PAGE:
It's the Economy

Weekly Unemployment Claims: The Canary in the Coal Mine. Continued Strength.

The weekly unemployment claims data is the canary in the coal mine. Right now that canary is singing “Whistle While You Work.”

This year we set a record for the number of weeks with the first time unemployment (FTU) claims, non-seasonally adjusted (NSA,) under 200,000 claims. We recorded 21 weeks this year where the NSA FTU was under 200,000 claims.

This year we set a record low Insured Unemployment Rate, non-seasonally adjusted, at 0.95% during the week of October 26th.  This means that less than 1% of the “covered insured workforce” was receiving continuing unemployment claims (CC.)

The NSA CC dropped to its lowest level since 1973 the week of October 6th the same week when we set the IUR record low rate, when it was originally reported at 1.349 million claims  on October 13th. The trend has been for lower lowers and lower highs for both the NSA FTU value and the NSA CC value.

The NSA CC value has been at least 200,0000 lower than the same week data for the prior year for many weeks. If we remain 200,000 claims fewer than last year when we hit the first week of January this year, then we could challenge the NSA CC value for January 6, 1973 when it was 2.121 million claims. There were only 54.333 million covered insured that week of the year.

This year we have 142.513 million covered insured. That is the background for this week’s report. It was projected that the SA First-time claims data should come in between 196,000 and 207,000 claims. It was also projected that the SA continuing Claims data should come in between 1.571 million and 1.621 million claims this week. What was recorded, NSA, and what was reported, seasonally adjusted (SA) this week?

First time Claims data was recorded at 260,508, down 57,000 claims from last week. The drop amounts to a decline of 18.06%. It was thought hat we could drop between 10% and 18%. This is a very good number.

First-time Claims were reported at 206,000 Claims. If the seasonal factors from last week were used then the value would have coming in under 200,000. This is interesting because if we look at the data from 1968 there were 230,000 claims for the second week of December. If we look at the data for 12/7/1968, the first week of December, and 12/8/12018, there is a noticeable difference in the values reported. The data from 12/7/1968 was 223,000 and reported at 188,000 claims. Also take note that the seasonally adjusted (SA) FTU data was reported at 204,000 during the second week of December 1967. We have 90 million more covered insured now than we had during the early 1970s and only 19,000 more first-time claims than we had during the same week of 1967.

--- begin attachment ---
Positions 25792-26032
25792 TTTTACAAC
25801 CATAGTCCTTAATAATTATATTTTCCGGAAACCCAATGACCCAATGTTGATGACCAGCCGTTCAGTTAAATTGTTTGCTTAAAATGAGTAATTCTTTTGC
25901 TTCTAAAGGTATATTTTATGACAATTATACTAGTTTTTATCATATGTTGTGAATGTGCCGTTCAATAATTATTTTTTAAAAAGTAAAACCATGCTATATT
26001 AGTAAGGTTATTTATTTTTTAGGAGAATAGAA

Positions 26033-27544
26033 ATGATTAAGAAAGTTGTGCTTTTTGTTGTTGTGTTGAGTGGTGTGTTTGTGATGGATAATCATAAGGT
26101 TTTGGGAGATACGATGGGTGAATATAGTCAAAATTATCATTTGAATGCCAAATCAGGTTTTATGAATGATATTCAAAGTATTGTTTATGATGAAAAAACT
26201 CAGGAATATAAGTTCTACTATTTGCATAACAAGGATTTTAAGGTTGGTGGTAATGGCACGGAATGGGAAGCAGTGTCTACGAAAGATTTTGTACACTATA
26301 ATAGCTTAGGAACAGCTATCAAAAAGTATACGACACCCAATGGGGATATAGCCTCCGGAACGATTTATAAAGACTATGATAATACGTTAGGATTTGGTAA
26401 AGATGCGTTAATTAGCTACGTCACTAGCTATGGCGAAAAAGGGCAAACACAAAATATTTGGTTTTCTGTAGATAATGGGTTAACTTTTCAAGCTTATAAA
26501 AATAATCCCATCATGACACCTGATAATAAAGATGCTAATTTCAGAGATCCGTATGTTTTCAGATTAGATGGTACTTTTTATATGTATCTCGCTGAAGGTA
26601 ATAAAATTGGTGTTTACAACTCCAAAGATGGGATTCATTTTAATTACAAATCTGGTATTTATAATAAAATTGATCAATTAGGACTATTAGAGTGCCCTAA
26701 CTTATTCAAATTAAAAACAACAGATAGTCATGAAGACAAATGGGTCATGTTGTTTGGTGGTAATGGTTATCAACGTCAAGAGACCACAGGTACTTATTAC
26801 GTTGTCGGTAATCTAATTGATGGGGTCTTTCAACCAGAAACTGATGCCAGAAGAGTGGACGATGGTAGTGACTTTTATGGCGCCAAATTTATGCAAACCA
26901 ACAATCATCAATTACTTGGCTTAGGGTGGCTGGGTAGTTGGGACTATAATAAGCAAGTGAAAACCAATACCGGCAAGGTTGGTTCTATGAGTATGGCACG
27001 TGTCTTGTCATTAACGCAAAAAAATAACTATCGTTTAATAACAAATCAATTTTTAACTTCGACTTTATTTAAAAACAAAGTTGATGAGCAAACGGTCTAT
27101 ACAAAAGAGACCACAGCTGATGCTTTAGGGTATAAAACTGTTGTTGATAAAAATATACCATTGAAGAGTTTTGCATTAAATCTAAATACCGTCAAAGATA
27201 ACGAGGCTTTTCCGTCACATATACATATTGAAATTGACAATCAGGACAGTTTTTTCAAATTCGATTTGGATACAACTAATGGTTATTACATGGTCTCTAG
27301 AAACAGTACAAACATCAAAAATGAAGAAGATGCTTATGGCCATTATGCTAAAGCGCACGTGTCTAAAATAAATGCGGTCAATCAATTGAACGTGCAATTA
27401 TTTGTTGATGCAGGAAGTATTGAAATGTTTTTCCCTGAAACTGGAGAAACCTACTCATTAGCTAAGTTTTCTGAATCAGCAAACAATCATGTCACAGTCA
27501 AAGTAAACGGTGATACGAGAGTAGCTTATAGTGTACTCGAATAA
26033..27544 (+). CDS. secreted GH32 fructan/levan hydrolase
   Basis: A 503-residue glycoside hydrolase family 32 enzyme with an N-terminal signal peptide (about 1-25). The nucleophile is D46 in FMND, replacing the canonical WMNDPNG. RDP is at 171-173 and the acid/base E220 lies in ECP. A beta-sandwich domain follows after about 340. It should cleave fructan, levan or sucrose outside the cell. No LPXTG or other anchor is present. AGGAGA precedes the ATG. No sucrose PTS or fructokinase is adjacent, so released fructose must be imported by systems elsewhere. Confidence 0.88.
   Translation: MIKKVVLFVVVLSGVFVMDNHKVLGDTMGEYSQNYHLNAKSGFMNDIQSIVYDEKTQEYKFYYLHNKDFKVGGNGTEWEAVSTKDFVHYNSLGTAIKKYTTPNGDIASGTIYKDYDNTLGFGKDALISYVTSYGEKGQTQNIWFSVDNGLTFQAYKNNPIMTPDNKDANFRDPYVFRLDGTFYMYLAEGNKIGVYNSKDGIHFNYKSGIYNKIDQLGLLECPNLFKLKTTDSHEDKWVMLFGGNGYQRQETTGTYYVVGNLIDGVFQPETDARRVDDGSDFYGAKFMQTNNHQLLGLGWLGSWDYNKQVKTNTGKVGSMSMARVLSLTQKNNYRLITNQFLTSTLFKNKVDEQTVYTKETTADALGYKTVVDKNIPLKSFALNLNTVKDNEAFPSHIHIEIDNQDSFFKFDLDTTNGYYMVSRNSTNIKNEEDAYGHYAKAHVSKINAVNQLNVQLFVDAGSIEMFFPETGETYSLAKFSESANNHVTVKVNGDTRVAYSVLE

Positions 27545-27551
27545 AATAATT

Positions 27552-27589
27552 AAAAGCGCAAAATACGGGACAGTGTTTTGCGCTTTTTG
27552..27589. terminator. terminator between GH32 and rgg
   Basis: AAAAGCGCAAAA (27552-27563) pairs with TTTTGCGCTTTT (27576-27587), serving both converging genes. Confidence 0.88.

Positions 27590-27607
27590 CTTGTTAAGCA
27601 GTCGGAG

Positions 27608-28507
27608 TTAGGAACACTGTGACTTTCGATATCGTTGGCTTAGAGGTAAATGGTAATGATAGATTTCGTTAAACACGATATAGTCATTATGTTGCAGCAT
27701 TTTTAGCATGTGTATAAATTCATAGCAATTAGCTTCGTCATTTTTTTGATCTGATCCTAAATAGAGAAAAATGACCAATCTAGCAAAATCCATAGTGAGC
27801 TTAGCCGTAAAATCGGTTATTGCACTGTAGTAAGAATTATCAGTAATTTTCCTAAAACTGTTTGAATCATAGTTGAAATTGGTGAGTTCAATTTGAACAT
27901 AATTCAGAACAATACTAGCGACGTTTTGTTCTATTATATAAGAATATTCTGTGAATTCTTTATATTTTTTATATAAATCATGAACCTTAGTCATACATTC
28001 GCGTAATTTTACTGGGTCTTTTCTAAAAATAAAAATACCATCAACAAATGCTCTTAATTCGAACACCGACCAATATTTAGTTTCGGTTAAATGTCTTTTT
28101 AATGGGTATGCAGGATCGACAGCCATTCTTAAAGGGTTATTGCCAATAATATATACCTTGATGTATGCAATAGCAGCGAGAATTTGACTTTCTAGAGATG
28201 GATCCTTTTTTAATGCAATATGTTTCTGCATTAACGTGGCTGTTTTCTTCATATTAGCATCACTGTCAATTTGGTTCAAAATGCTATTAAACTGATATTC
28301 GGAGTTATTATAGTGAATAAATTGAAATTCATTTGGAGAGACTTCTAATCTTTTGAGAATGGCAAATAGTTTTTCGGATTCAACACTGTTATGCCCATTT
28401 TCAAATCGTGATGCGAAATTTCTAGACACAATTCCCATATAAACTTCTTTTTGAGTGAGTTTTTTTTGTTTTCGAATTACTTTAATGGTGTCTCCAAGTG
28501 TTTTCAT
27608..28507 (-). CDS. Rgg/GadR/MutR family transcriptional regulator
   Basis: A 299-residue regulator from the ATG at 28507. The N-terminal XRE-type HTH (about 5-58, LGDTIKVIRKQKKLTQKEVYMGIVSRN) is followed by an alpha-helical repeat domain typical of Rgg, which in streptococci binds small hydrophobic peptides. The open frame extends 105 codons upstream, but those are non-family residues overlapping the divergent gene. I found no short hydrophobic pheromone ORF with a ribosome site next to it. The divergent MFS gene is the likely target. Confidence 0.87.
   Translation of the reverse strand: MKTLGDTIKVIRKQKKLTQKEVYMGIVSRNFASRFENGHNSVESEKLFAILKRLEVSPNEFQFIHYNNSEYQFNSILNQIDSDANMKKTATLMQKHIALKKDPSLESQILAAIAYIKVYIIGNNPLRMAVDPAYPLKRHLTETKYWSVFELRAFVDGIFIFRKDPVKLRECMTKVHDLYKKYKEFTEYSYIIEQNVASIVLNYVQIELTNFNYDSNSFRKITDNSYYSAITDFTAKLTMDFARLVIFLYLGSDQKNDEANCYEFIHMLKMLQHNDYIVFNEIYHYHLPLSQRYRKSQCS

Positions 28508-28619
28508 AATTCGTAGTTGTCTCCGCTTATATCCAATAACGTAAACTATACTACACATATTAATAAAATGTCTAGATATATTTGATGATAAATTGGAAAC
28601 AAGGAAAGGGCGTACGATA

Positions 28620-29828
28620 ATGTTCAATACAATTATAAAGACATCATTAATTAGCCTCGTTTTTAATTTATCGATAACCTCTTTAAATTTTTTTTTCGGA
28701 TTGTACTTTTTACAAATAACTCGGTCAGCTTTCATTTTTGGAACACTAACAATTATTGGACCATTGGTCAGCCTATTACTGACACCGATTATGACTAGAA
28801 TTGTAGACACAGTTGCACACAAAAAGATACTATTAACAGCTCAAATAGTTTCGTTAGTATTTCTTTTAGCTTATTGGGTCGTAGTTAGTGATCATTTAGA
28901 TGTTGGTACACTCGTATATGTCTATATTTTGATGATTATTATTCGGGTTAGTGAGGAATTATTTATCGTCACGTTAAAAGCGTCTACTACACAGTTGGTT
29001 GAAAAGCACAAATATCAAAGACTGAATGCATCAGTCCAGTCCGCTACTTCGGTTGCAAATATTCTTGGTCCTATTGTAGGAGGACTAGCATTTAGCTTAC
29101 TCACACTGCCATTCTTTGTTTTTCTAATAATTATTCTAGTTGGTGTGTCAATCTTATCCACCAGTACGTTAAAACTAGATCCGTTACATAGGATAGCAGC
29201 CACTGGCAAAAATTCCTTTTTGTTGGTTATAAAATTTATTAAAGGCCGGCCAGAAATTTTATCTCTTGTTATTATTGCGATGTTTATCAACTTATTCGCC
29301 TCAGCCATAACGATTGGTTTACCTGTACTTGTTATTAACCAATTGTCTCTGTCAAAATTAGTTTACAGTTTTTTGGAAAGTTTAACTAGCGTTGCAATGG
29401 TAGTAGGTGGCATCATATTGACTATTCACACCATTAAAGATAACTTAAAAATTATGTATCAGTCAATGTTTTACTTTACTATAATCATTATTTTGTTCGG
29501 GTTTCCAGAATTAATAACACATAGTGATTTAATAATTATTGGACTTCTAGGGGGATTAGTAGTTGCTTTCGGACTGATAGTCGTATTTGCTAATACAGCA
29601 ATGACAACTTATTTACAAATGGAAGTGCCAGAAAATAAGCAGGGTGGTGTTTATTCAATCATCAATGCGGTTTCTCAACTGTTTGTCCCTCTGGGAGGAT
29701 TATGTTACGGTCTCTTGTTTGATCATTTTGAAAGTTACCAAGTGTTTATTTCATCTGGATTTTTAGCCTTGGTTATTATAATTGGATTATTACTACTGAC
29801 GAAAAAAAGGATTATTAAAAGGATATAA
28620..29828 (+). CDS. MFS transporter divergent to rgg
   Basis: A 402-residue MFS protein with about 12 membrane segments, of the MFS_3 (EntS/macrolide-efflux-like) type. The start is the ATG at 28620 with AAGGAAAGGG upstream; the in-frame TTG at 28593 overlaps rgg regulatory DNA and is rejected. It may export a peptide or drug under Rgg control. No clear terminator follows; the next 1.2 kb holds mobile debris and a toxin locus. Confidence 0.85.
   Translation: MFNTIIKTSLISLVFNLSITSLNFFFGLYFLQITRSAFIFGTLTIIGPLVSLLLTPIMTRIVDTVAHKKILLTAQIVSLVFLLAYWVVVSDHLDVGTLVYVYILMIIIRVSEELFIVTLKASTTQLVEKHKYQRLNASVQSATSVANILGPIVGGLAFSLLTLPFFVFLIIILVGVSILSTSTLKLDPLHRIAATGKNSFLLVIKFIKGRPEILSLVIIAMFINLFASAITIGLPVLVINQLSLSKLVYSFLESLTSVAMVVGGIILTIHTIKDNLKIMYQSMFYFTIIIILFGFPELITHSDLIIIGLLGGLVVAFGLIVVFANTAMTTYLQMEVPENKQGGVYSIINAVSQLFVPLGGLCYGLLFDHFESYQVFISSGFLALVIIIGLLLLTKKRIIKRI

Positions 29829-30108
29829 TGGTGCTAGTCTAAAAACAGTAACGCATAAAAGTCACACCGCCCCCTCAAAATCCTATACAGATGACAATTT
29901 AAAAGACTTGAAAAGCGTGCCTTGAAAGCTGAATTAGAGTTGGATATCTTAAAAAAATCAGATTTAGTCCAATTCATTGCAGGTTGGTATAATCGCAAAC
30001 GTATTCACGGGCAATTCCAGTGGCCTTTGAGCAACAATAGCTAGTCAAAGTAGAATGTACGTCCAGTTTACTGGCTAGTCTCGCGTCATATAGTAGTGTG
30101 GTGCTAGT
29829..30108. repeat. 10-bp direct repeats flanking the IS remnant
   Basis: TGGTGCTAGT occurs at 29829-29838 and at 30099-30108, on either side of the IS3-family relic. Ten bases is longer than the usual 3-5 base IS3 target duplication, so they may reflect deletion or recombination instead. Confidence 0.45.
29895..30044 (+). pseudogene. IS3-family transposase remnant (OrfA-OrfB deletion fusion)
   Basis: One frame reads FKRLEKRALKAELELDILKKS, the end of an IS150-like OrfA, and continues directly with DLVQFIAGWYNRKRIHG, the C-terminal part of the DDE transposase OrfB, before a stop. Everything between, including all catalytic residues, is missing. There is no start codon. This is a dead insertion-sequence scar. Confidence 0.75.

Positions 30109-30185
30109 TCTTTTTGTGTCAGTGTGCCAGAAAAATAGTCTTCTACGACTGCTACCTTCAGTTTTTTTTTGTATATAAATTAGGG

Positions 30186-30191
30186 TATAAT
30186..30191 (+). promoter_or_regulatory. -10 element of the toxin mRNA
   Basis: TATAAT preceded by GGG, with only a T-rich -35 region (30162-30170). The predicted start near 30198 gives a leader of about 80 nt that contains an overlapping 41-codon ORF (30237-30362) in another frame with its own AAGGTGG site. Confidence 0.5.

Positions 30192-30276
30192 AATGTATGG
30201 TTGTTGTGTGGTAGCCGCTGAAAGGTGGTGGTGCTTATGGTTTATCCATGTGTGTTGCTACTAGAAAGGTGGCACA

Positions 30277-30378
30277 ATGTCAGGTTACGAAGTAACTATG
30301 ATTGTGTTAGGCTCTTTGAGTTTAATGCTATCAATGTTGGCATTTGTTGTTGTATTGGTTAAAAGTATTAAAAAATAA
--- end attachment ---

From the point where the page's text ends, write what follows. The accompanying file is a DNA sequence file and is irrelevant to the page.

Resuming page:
The Continuing Claims data was recorded at 1.649 million claims. This was only a slight drop of 0.94%. This was not as large a drop as was anticipated, which was thought to be between 3% and 6%. The drop may not have been as much as expected because the spike in first-time claims for the same week  was larger than anticipated. The FTU claims recorded a spike from 218,658 to 315,852 claims last week, the week for which this CC data is associated. This was a spike of 44.45%. It was expected that we could see as spike of 30% to 48% last week. It could have gone the other way. We could have seen a spike of 6,000 NSA CC this week. The thing is that there is a push for hiring at the end of the year.

The Continuing Claims data was reported at 1.661 million claims. This goes to show that those who manage the data anticipated a large drop in the continuing claims when the seasonal factors were published months ago.  We are lower this week of the year than we were from the lat 19680 through almost any week this year. We are 220,000 claims lower than we were the same week of last year. Could we see a NSA CC value under 2.2 million claims the first week of January?

The Seasonally Adjusted Continuing Claims  data was reported at 1.661 million claims. A value of 2.0 million was considered to be strong. We were at 2.0 million during 2016, 1.9 million during 2017, and now we are under 1.7 million claims?  This means that we have an insured unemployment rate of 1.16%. This means that only 1.16% of the “covered insured workforce” is receiving Continuing Claims benefits.  The non-seasonally adjusted U-3 unemployment rate during November was 3.47%.

The mainstream media is attempting to say that the high level of Job Openings, being higher than the seasonally adjusted U-3 unemployment level is important. What does it say that there are 7.32 million non-farm payroll job openings and only 1.65 million people collecting benefits? It says that we have a participation problem. We know that we are missing at least 8 million potential workers.

We have a record level of November full-time jobs. We had record weekly wages for the month of November this month. More workers being paid more money every week should translate into  huge Retail Sales during November and December this year.  We will find out tomorrow.

The take away here is that this slide in unemployment is continuing into next year. The first-time claims data and the continuing claims data will be the canary in the coal mine when the economy starts to weaken.

This column has produced an article on the GDP in which it was stated that we would “need” six  quarters of declining GDP growth and two quarters of GDP contraction before we would be recognized as being in a recession. This means that we should not see a recession during 2019. It also means that the recession, if it starts, will not start until the end of 2020.

It’s the economy.

The data tables and graphics can be found here.

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